Within two and a half hours of President Kennedy's assassination -- 50 years ago today -- the suspect, Lee Harvey Oswald, was arrested while hiding in a movie theater.
His mother heard the news at her home in Fort Worth -- and wanted desperately to get to the police station in Dallas.
Which led to a remarkable encounter for 26-year-old Fort Worth
newspaper reporter named Bob Schieffer.
"I picked up the phone and a woman said, 'Is there anybody there who can give me a ride to Dallas?' and I almost hung up the phone," Schieffer recalled. "And I said, 'Lady, you know, we're not running a taxi service here. And besides, the president's been shot.' And she says, 'Yes, I heard it on the radio. I think my son is the one they've arrested.'"
It was Lee Harvey Oswald's mother.Within moments, Schieffer was on his way to pick up Marguerite Oswald at her Fort Worth home.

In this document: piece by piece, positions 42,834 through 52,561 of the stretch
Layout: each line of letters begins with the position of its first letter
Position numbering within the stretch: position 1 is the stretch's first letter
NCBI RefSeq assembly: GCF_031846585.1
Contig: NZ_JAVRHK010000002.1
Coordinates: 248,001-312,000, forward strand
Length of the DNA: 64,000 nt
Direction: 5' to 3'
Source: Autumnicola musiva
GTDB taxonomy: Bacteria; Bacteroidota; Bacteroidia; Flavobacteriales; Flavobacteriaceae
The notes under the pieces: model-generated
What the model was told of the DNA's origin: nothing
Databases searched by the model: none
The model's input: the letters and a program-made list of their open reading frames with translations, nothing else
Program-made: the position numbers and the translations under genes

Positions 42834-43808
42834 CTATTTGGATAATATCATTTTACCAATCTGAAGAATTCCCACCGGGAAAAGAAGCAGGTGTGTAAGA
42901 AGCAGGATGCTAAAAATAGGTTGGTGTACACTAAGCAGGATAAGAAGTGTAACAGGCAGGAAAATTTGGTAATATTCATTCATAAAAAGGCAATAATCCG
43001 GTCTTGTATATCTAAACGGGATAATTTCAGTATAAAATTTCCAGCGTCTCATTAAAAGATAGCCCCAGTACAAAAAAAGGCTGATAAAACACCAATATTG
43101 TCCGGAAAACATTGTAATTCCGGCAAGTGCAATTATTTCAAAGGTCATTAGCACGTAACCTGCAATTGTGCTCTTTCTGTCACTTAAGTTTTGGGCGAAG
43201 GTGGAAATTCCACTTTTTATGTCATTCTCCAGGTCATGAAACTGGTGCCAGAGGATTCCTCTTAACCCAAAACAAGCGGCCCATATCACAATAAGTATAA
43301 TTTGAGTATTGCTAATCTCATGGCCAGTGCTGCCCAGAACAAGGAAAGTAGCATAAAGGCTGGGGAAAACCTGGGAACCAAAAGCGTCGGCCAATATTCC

"She was a very peculiar person and she immediately began to talk about how nobody would feel sorry for her, they'd feel sympathy to his wife and they would give her money," Schieffer said. "She was completely obsessed with money. She expressed no remorse about the president being killed."
Schieffer recalled walking Mrs. Oswald
up the steps of the Dallas police station, where her son was being held.
"I just said to the first uniformed officer, 'Is there some place we can put Mrs. Oswald? I'm the one who brought her over her from Fort Worth. It's his mother.' And they actually found me a little office in the burglary squad, which was perfect."
CBS Evening News anchor Scott Pelley asked Schieffer if he identified himself as a reporter.
"No, and I'm sure the uniformed
policeman thought I was a detective," Schieffer said. "And that's why
I always wore a snap-brim hat so I would look like a detective."
Finally, he made a suggestion to Captain
"I said, 'She'd like to see her son, is that doable?' and he said, 'We probably
oughta do that,'" Schieffer said.
Schieffer thought he was about to get the scoop of his career -- escorting Mrs. Oswald to see her son.
"And then somebody standing over
in the corner said what someone should've said a long time ago," Schieffer
recalled. "He said: 'Who are you?'
And he said, 'Are you a reporter?'
And I said, 'Well, yes.' And he said, 'You, son, you get outta here.' He
said, 'I never want to see you again.' And he looked like he could kill
me. And so the story for me on this
particular day ended right there."